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A talk with music supervisor Randall Poster, the secret power behind Moonrise Kingdom's throne

Poster's Gallery

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Randall Poster is one of those unsung film professionals whose name on a movie all but guarantees you're going to see something interesting. As a music supervisor, he's overseen everything from the sonic timeline that bum-rushes David Fincher's Zodiac through the 1970s to the credible Music Row ready-mades of Country Strong. He's also built ongoing creative partnerships with directors whose movies are unimaginable without the soundtracks Poster helped assemble: Martin Scorsese, Todd Haynes, Harmony Korine (with whom he's worked from the Korine-scripted Kids and Gummo to the upcoming Spring Breakers).

Perhaps his most striking work has been with writer-director Wes Anderson, dating back to his very first film, 1996's Bottle Rocket. The soundtracks Poster has put together for Anderson's films are more than just accompaniment: They're extensions of the protagonists' psyches and the movies' sensibilities — like the way Nico's "These Days" synchs up with Margot Tenenbaum's slow-motion despondence, or glam-era Bowie captures the exploratory spirit of The Life Aquatic's Steve Zissou.

On Thursday, Aug. 9, via Skype, The Belcourt will feature a live Q&A with Poster, who'll discuss his work with Anderson on the current Moonrise Kingdom — a movie that benefits immensely from a Poster-supervised soundtrack with Benjamin Britten and Hank Williams as its twin poles. If you haven't seen Moonrise Kingdom yet, you may be alone: It's still in the box-office Top 20 after almost three months in release, and it's on its way to the most successful run in Belcourt history. And if you have, you might want to show up again for Poster's talk after the 7 p.m. screening. Scene music editor D. Patrick Rodgers spoke to Poster last week in advance of his Nashville appearance.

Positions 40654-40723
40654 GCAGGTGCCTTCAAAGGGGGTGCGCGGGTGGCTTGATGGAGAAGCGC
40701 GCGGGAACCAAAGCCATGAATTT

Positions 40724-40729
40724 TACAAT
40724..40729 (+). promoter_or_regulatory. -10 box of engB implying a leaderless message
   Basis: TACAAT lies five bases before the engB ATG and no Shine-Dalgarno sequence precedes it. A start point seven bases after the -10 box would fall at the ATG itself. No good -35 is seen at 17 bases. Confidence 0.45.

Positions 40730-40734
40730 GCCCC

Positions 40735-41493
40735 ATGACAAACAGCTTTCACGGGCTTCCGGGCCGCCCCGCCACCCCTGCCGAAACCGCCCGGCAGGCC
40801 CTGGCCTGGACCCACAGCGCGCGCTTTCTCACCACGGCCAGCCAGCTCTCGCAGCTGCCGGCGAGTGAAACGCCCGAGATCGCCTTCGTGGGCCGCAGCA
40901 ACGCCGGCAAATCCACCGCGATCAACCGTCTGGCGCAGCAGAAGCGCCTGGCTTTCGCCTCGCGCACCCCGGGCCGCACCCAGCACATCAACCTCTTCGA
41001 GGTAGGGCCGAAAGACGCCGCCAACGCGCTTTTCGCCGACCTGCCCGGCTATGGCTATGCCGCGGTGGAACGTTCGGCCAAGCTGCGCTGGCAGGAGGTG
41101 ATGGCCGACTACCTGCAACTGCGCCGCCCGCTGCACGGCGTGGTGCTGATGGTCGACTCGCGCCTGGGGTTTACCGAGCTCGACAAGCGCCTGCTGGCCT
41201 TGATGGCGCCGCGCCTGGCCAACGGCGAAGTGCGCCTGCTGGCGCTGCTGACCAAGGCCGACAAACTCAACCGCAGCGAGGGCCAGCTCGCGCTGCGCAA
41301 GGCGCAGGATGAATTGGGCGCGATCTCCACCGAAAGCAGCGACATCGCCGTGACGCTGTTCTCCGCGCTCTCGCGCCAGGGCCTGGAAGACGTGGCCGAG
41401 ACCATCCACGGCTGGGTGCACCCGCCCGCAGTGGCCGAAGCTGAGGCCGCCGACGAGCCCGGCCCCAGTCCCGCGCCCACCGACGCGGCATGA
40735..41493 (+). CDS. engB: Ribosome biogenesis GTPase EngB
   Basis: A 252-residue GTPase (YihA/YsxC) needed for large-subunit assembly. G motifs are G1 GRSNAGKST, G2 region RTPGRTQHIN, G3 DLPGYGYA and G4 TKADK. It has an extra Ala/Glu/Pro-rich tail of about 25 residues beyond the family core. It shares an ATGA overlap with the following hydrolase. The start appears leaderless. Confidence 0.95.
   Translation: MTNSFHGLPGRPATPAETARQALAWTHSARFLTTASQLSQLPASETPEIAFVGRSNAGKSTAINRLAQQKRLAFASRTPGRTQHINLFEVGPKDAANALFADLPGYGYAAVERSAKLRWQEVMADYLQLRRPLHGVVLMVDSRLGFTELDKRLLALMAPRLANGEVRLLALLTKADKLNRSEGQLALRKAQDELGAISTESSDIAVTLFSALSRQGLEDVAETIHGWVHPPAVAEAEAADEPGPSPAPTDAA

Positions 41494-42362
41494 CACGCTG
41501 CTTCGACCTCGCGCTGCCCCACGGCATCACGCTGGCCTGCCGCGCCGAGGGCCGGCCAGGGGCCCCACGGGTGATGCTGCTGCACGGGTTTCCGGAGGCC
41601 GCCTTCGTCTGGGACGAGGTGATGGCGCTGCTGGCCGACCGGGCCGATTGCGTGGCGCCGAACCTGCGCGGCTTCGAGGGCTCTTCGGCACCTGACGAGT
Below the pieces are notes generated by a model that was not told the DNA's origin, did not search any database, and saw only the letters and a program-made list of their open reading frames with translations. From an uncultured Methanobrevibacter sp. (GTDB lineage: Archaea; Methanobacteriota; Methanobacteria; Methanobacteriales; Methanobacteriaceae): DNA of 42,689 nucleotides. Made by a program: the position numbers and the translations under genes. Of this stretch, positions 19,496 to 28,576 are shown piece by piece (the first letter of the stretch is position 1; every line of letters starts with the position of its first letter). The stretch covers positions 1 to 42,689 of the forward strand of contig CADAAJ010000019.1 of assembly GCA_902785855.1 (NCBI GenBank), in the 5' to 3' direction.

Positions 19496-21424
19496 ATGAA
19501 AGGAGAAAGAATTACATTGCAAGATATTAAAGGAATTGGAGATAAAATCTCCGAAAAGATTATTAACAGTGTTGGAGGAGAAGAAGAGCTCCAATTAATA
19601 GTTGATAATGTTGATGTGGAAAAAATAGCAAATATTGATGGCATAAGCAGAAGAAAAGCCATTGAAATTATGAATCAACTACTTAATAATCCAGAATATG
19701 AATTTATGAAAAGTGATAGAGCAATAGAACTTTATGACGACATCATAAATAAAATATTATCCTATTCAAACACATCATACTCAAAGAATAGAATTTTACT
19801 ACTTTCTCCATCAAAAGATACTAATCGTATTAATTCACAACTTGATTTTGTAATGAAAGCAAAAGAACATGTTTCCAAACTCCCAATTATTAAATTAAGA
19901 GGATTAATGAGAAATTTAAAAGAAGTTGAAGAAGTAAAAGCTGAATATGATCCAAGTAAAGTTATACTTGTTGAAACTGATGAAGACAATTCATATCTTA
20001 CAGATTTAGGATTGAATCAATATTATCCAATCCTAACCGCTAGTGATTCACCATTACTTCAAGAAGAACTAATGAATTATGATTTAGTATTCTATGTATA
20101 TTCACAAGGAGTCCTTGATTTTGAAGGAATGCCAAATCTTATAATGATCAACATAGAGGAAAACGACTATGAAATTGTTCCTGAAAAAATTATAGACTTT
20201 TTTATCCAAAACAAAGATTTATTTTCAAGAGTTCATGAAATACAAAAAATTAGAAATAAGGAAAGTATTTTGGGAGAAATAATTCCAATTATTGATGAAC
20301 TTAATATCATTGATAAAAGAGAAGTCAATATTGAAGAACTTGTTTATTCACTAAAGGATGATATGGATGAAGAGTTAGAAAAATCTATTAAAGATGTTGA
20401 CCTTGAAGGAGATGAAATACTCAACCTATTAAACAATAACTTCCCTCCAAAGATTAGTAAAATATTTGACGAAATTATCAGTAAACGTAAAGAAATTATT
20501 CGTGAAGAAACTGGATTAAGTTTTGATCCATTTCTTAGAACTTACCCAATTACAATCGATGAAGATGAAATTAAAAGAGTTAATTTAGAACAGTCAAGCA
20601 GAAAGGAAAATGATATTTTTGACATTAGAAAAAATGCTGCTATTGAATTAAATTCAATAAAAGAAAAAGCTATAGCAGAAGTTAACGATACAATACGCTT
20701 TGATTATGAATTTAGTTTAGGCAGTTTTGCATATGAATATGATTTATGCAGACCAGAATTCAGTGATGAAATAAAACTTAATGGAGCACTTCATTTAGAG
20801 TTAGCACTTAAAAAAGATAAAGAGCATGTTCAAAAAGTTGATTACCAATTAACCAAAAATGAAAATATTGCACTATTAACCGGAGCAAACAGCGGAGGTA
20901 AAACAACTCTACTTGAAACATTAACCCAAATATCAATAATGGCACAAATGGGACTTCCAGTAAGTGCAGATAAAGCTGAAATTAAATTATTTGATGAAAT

Wes Anderson is known as an exceptionally meticulous, detail-oriented director. How is working with him different than, say, Todd Haynes or Martin Scorsese or David Fincher?

Well, you know, I think all of those directors that you named are some of the greatest directors of all time. And I think all, you know, have a very clear signature point of view and filmmaking obsession. And I think that the different or the unique element of working with Wes is that our collaboration has sort of run on from the first day that we met really. So, I would say what's most unique about it is just that we do a lot of work between movies. So as we start a film, we've already laid down a lot of the musical trail or the establishment of a musical framework or foundation. So that's really the most unique aspect of our ongoing collaboration.

When you say you two do a lot of work between films — as a plotline emerges in his work, will he give you ideas or notes?

Oftentimes it's born even before there is a plotline. For instance, the thing with Moonrise Kingdom was that Wes had wanted to use Benjamin Britten's Noye's Fludde (Noah's Flood). As a kid, he had been in a production of it. And he was like, "Well, I kind of think I want to do something with this piece of music." And, really, I think that was the seed of the whole enterprise.

Do you ever find yourself playing more of, say, an advocate's role with Wes or any other director? Where you have to go to bat for a song or an artist the director doesn't initially want?

Yeah, actually, that's an essential part of what I do. Because you know, there's finding the right music, and then placing the right music, and then making sure we can get rights to the right piece of music. So I'm both a detective and then a hitman, really.